Re: [whatwg] Proposal: Wake Lock API

Jonas Sicking <> writes:

> On Thu, Jul 17, 2014 at 7:17 AM, Marcos Caceres <> wrote:
>> On Thursday, July 17, 2014 at 6:12 AM, Mounir Lamouri wrote:
>>> On Thu, 17 Jul 2014, at 01:56, Marcos Caceres wrote:
>>> >
>>> > I don't have a strong opinion. My concern was mostly about developers
>>> > having to watch for a whole bunch of different interaction queues (touch
>>> > events, mouse events, focus events, orientation-change events, etc.) in
>>> > order to release the lock at the right time.
>>> Do you have specific UC? The basic UC I have in mind (reading a book,
>>> watching a video, playing a game) would not use a timeout.
>> Yes, Google Play Books will wait five minutes from the last interaction to turn off the screen. This is nice if you fall a sleep while reading and long enough for a user to read a page without having the screen dim.
>> See:
>> I was trying to model that problem with the API.
>>> > Question remains if there are other kinds of locks that we might need.
>>> > For example, Firefox OS has "wifi" as a lock type. I'm assuming that
>>> > their model keeps the "cpu" on, but the device can still shut down the
>>> > radios on a device. In the proposal, we lump "wifi" and "cpu" into
>>> > "system".
>>> Why not breaking these in different sub-systems? I can definitely
>>> imagine my phone having the CPU kept at 100% while the screen is off if
>>> it requires to do a heavy computation. Forcing the screen to stay on
>>> while doing that would be a waste of battery.
>> Sorry, I was trying to say exactly what you said above. No need to keep the screen on when using "system", obviously.
>> Ideally, we could do something like:
>> "display" = keep display on + system/cpu + network
>> "network" (wifi/cell) = system/cpu + network (screen off)
>> "system" = just cpu, turn off screen and radio.
>> Hopefully, something like that means you don't need to pick an choose amongst numerous options.
> I think the locks are fairly orthogonal.
> Holding the "display" lock just prevents the normal "turn off device
> because user hasn't interacted with it for X minutes" timer from
> firing. I.e. while the display lock is held, the screen won't
> automatically time out and put the device to sleep.
> However if the user presses the "power" button the screen would still
> turn off and the device would still go to sleep.
> Holding the "system" lock however wouldn't prevent the screen from
> turning off. But it would prevent the CPU from going to sleep even if
> the screen times out or if the user presses the power button.

So what would happen if I want my laptop to go to into low-power mode by
closing the lid? Would I have to close a lot of risky web pages first?

> Holding both "display" and "system" means that the screen won't time
> out. If the user presses the power button the screen would turn off
> but the CPU would still not be put to sleep.

Such a CPU lock function looks to me like they can be easily abused,
without users necessarily finding out why their battery is drained or
their handset is becoming warm – while having no recourse except for not
using the offending web page (but note that web pages deemed important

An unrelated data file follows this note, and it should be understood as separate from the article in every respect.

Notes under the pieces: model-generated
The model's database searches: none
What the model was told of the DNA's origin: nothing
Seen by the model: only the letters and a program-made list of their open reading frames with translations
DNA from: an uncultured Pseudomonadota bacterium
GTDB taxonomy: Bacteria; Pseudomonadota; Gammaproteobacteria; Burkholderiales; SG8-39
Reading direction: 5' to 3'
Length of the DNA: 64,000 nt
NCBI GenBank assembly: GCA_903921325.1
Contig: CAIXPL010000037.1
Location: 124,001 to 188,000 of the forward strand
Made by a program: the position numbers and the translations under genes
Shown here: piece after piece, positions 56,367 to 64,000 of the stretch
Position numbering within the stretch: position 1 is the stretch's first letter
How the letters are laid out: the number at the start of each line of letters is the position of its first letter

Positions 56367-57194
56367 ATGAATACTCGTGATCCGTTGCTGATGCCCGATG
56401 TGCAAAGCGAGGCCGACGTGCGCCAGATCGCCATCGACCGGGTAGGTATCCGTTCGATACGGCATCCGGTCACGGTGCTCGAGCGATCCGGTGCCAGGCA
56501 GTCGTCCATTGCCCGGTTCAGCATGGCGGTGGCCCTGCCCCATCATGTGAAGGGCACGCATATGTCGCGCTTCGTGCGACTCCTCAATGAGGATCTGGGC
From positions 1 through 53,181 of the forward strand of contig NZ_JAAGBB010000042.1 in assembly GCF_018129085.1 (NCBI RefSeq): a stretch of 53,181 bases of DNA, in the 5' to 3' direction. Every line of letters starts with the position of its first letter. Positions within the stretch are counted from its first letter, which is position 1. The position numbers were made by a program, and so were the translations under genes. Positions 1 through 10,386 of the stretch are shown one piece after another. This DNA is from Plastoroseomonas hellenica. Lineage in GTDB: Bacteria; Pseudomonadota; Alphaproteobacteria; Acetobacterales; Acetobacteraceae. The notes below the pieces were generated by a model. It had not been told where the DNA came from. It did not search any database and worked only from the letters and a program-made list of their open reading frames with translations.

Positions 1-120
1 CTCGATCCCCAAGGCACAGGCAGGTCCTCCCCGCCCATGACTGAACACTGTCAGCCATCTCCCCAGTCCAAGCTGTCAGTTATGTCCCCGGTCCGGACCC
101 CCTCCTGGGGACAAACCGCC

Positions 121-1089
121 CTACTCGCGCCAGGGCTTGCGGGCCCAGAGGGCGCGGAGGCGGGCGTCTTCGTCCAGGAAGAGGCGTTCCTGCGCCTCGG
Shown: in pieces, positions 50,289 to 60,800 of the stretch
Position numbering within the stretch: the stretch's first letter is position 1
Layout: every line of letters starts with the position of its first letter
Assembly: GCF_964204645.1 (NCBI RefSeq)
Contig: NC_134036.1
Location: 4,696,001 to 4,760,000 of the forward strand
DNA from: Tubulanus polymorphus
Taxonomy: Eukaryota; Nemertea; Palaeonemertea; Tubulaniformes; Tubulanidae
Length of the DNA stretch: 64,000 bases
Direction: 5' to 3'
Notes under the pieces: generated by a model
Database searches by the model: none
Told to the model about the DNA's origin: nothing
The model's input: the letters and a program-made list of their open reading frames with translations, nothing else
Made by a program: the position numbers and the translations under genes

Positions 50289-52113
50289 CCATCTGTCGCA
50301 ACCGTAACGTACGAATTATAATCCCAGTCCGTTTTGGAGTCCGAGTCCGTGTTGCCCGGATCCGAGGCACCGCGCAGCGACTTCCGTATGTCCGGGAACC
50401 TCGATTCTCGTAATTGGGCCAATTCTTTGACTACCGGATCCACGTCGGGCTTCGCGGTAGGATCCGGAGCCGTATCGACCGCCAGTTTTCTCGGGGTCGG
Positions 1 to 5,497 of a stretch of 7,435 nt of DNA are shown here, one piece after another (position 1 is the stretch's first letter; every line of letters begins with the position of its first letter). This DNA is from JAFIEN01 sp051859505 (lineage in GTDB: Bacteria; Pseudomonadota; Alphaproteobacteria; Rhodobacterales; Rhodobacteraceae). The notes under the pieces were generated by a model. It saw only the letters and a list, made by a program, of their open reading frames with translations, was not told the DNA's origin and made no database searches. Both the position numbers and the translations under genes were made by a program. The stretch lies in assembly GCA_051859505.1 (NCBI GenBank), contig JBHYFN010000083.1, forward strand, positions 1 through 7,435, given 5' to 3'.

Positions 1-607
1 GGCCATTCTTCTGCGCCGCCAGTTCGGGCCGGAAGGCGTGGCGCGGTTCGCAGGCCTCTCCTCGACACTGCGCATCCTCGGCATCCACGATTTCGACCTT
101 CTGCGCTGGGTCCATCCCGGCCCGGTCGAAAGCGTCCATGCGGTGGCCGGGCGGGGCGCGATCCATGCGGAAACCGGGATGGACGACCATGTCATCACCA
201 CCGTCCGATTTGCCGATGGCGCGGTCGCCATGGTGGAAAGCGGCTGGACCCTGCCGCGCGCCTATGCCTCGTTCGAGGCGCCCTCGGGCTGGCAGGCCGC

by users can get away with all kinds of abusive stuff, like displaying
advertising and therefore using up bandwith and battery).

> So I think it makes sense to expose an array of which locks the page
> holds since all combinations of the "system" and "display" locks yield
> different behavior.
> I am however more worried about that only having a request() and a
> release() function means that pages that contain multiple independent
> subsystems will have to make sure that they don't stomp on each
> other's locks. Simply counting request() calls vs. release() calls
> helps, but doesn't fully solve the problem. It's very easy to
> accidentally call release too many times, in response to some UI
> action for example.
> An alternative design would be something like
> x = new WakeLock("display");
> x.request();
> x.release();
> Extra calls of either request() or release() are ignored, but pages
> can create any number of WakeLocks of the same type.
> Regarding timeouts, the use case that I've come across many times is
> pages that contain a lot of text, or some form of puzzle. In those
> cases you don't want to completely disable the screen timeout. But you
> might want to set it to some larger large value, say 15 minutes.

I believe this is something that can be entirely done by the device
already, for example using motion or proximity detection built in.

> It's somewhat hard to work around the lack of a timeout. What you
> could do is to release the lock after 15 minutes, but then that means
> that the normal screen timer kicks in, which adds an unknown number of
> minutes of the screen being on.
> If you instead were able to create a "display" lock with a 15 minute
> timeout, the platform could use the longest value of 15 minutes and
> the platform screen timeout.
> And note that you in normal use cases *do* want the normal screen
> timeout to kick in when a "display" lock is released. I've seen the
> lack of this many times and it's really annoying. What happens is that
> after you're done watching a 30 minute movie, the application releases
> the lock and the screen immediately shuts off. Attempting to work
> around this by holding the lock for a few minutes past the movie ends
> means that the application has to guess how long timeout the user has
> configured his device to.

“Do not lock the screen during a movie and some time afterwards” is
something that can be done by a user agent quite well. Flash videos
never got this right.

Nils Dagsson Moskopp // erlehmann

Received on Thursday, 14 August 2014 13:34:07 UTC